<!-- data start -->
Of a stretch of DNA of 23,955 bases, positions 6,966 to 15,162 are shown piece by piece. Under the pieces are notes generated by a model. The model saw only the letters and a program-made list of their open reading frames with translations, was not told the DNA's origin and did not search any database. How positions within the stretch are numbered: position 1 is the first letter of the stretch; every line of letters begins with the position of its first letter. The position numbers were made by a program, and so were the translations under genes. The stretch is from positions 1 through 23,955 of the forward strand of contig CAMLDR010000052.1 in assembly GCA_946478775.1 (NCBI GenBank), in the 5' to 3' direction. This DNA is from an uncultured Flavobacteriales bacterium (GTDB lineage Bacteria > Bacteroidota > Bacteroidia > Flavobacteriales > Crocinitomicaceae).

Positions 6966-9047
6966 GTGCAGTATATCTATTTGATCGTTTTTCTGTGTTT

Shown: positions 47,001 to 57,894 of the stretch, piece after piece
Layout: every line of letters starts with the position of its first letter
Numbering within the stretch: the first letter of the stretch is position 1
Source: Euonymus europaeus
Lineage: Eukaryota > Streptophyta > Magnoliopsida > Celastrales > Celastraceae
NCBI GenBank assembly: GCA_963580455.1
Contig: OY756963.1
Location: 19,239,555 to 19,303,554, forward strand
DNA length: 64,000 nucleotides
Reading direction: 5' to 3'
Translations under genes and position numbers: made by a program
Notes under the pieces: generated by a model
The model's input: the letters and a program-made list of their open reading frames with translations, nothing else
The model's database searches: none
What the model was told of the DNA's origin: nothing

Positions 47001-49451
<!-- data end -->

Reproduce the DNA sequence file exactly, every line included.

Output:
Of a stretch of DNA of 23,955 bases, positions 6,966 to 15,162 are shown piece by piece. Under the pieces are notes generated by a model. The model saw only the letters and a program-made list of their open reading frames with translations, was not told the DNA's origin and did not search any database. How positions within the stretch are numbered: position 1 is the first letter of the stretch; every line of letters begins with the position of its first letter. The position numbers were made by a program, and so were the translations under genes. The stretch is from positions 1 through 23,955 of the forward strand of contig CAMLDR010000052.1 in assembly GCA_946478775.1 (NCBI GenBank), in the 5' to 3' direction. This DNA is from an uncultured Flavobacteriales bacterium (GTDB lineage Bacteria > Bacteroidota > Bacteroidia > Flavobacteriales > Crocinitomicaceae).

Positions 6966-9047
6966 GTGCAGTATATCTATTTGATCGTTTTTCTGTGTTT

Shown: positions 47,001 to 57,894 of the stretch, piece after piece
Layout: every line of letters starts with the position of its first letter
Numbering within the stretch: the first letter of the stretch is position 1
Source: Euonymus europaeus
Lineage: Eukaryota > Streptophyta > Magnoliopsida > Celastrales > Celastraceae
NCBI GenBank assembly: GCA_963580455.1
Contig: OY756963.1
Location: 19,239,555 to 19,303,554, forward strand
DNA length: 64,000 nucleotides
Reading direction: 5' to 3'
Translations under genes and position numbers: made by a program
Notes under the pieces: generated by a model
The model's input: the letters and a program-made list of their open reading frames with translations, nothing else
The model's database searches: none
What the model was told of the DNA's origin: nothing

Positions 47001-49451